COS 50-5: The effect of matrix structure on gene flow between Rana sylvatica populations
A. J. Zellmer, L L Knowles, and E E Werner. University of Michigan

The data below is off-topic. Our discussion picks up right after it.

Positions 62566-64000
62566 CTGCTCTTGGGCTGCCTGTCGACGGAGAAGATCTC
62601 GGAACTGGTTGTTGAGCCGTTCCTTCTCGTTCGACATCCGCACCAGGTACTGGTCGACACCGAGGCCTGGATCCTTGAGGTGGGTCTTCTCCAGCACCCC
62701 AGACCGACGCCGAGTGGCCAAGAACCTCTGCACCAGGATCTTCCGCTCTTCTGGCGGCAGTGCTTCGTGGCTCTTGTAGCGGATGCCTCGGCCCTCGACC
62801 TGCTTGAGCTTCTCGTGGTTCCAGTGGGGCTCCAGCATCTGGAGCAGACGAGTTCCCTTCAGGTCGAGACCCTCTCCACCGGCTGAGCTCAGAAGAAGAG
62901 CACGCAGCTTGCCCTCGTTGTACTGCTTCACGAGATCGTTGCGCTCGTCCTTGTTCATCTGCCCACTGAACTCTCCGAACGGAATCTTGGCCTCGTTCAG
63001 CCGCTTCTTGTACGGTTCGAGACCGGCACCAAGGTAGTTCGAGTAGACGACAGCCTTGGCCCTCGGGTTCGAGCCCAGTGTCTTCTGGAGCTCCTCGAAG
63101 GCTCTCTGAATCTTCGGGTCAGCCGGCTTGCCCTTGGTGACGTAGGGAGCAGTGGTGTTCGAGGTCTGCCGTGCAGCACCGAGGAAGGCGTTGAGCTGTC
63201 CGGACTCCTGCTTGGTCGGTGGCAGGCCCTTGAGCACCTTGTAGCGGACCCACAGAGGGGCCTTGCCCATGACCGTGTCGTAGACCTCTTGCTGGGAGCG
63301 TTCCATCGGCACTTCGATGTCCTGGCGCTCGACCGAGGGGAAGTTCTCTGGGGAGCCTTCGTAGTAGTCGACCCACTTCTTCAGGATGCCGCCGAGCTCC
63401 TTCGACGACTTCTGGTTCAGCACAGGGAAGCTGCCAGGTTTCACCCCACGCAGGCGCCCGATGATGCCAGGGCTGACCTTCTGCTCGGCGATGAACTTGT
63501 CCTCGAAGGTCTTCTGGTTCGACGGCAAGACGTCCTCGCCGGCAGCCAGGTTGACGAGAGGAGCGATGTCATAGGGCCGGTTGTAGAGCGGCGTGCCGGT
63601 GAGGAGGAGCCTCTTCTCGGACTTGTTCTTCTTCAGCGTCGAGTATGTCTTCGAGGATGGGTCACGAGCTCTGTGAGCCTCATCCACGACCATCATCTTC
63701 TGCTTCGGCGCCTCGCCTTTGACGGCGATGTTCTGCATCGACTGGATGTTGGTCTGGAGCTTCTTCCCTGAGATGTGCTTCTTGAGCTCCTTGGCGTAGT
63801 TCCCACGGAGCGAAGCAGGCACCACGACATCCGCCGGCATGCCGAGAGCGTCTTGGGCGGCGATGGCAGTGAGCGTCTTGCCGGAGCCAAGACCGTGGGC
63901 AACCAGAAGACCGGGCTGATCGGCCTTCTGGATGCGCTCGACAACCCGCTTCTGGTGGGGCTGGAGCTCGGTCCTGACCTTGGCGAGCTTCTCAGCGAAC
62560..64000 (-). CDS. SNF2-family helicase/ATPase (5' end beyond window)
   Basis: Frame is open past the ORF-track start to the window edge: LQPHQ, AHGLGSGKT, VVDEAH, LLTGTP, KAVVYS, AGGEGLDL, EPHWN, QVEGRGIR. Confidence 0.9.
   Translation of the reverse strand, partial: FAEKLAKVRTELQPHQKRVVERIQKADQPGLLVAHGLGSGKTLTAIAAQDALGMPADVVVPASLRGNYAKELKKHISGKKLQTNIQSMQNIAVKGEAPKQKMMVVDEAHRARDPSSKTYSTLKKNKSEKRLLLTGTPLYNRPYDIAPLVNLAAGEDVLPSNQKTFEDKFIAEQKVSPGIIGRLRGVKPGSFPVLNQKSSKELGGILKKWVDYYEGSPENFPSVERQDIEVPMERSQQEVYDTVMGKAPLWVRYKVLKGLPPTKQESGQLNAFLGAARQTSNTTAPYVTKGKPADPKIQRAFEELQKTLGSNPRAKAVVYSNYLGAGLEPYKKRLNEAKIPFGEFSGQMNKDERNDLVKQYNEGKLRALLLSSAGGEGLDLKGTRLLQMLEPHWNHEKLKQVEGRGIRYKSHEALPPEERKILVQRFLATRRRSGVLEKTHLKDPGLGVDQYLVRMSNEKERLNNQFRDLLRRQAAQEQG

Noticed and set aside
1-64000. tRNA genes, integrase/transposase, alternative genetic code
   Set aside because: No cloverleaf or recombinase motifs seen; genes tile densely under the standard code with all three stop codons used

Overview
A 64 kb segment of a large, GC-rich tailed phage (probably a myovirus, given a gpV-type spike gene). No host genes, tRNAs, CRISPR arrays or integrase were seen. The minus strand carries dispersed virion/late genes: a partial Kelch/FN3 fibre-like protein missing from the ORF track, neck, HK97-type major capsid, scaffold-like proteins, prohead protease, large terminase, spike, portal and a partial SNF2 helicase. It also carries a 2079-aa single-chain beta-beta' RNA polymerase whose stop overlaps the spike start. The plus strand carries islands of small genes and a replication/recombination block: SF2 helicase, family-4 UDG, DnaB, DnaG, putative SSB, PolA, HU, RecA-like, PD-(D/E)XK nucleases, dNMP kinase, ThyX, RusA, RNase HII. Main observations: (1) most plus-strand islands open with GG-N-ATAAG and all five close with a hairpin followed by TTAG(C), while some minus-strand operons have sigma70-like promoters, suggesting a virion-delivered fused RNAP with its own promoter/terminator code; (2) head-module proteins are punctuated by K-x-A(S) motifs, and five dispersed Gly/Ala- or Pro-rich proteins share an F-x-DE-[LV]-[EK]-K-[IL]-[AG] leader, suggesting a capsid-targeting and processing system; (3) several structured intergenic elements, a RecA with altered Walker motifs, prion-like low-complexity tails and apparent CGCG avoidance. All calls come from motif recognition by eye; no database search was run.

Historically, dispersal studies have assumed a simple structure of the landscape, with patches of suitable habitat surrounded by an uninhabitable matrix and connectivity between populations only dependent upon the distance between populations. However, in reality, landscapes are complex and may show varying degrees of permeability to different organisms. As a result, variation in the matrix can account for a greater proportion of the variability in genetic differentiation between populations than can a model of Isolation by Distance alone. To assess the effects of habitat fragmentation on the connectivity of populations, we compared the genetic structure and patterns of gene flow between sets of fragmented and unfragmented populations of wood frogs (Rana sylvatica). We expected that in the unfragmented habitat, patterns of gene flow would best be explained by an Isolation by Distance model, whereas in the fragmented habitat, incorporation of matrix structure would improve our ability to model these patterns. The affect of matrix structure on gene flow patterns was modeled using least-cost path analysis. Each habitat type was assigned a relative resistance level, which was used to calculate the path of least resistance between populations. This path was then compared to the null model of isolation by distance using microsatellite data. Preliminary results show a pattern of Isolation by Distance between populations in the unfragmented habitat (p < 0.01). In order to accurately model dispersal between populations, it may therefore be important to include the effects of the matrix on population connectivity.